Any movement, no matter how small, can help. If a particular workout or activity appeals to you, don't hesitate to ask your doctor whether it's right for you. Your doctor might give you the OK to try gentle forms of yoga and tai chi. Tai chi may improve balance and help prevent falls. Be sure to tell your instructor about your condition and avoid positions or movements that can cause pain.
Start slowly to ease your joints into exercise if you haven't been active for a while. If you push yourself too hard, you can overwork your muscles. This can worsen your joint pain.
Consider these tips as you get started:
- Apply heat. Heat can relax your joints and muscles and relieve any pain you have before you begin. Heat treatments — warm towels, hot packs or a shower — should be warm, not painfully hot, and should be applied for about 20 minutes.
- Move gently. Move your joints gently at first to warm up. You might begin with range-of-motion exercises for five to 10 minutes before you move on to strengthening or aerobic exercises.
- Go slowly. Exercise with slow and easy movements. If you start noticing pain, take a break. Sharp pain and pain that is stronger than your usual joint pain might indicate something is wrong. Slow down if you notice inflammation or redness in your joints.
- Ice afterward. Apply ice to your joints as needed after activity, especially after activity that causes any joint swelling.
Trust your instincts and don't exert more energy than you think your joints can handle. Take it easy and slowly work your exercise length and intensity up as you progress.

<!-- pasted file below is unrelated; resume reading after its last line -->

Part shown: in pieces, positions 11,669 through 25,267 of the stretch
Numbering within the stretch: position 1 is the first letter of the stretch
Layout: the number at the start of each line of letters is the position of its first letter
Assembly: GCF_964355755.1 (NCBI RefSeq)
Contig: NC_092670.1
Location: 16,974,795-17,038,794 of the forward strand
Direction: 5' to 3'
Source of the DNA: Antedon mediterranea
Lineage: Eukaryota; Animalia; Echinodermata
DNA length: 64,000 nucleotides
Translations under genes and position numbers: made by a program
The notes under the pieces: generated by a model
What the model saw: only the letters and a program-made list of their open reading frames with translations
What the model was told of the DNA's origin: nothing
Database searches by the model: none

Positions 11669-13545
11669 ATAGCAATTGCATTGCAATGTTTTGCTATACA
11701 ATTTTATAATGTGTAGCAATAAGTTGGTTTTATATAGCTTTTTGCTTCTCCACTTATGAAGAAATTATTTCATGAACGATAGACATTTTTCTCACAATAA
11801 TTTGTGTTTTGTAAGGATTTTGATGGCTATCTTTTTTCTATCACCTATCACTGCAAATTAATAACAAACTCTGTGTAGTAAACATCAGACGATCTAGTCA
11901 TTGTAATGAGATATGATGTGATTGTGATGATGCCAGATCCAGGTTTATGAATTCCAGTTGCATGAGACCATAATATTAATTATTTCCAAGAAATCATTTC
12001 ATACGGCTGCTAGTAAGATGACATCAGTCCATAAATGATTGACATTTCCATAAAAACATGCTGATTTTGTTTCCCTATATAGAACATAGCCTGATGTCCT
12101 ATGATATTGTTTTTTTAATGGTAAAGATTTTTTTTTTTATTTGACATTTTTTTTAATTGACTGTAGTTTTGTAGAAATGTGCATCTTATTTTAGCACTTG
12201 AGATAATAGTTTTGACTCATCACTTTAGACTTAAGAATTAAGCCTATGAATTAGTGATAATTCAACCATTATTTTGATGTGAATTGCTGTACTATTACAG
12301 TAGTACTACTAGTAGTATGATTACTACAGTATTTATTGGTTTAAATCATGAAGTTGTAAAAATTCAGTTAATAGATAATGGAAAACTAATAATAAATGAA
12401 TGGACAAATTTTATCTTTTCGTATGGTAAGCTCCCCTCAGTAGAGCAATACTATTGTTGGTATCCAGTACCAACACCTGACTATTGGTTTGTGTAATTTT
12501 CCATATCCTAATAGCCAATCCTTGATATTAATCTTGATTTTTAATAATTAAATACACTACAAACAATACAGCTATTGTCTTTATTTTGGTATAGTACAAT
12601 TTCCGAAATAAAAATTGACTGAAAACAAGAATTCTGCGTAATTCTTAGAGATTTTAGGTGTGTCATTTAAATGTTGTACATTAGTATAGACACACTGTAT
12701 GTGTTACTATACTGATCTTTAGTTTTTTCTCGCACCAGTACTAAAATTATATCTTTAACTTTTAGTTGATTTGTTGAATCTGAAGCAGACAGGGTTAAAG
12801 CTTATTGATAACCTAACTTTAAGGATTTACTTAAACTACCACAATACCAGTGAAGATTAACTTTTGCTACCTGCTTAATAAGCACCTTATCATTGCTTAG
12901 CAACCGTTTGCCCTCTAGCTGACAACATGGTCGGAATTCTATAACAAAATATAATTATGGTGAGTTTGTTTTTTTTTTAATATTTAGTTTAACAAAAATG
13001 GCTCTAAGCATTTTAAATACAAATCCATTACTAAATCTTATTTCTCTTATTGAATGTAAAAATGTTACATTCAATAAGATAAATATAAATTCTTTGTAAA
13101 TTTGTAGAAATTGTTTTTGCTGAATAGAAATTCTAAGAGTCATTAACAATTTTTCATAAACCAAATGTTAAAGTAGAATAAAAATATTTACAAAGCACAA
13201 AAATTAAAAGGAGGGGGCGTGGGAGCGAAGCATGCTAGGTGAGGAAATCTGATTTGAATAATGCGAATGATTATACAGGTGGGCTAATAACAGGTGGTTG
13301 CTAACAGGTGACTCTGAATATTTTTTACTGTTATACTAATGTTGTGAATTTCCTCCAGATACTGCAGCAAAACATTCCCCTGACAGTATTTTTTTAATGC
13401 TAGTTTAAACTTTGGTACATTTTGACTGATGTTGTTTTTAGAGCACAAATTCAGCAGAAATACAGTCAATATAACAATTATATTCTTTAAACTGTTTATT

You might notice some pain after you exercise if you haven't been active for a while. In general, if your pain lasts longer than two hours after you exercise, you were probably exercising too strenuously. Talk to your doctor about what pain is normal and what pain is a sign of something more serious.
If you have rheumatoid arthritis, ask your doctor if you should exercise during general or local flares. One option is to work through your joint flares by doing only range-of-motion exercises, just to keep your body moving.
Check with your doctor about exercise programs in your area for people with arthritis. Hospitals and clinics sometimes offer special programs, as do local health clubs.
The Arthritis Foundation conducts exercise programs for people with arthritis in many parts of the United States. Programs include exercise classes — in water and on land — and walking groups. Contact your local branch for more information.
Feb. 14, 2013
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- Gecht-Silver MR, et al. Patient information: Arthritis and exercise. http://www.uptodate.com/index. Accessed Dec. 18, 2012.
- Lorig K, et al. The Arthritis Helpbook. 6th ed. Cambridge, Mass.: Da Capo Press; 2006:133.
- Laskowski ER (expert opinion). Mayo Clinic, Rochester, Minn. Dec. 20, 2012.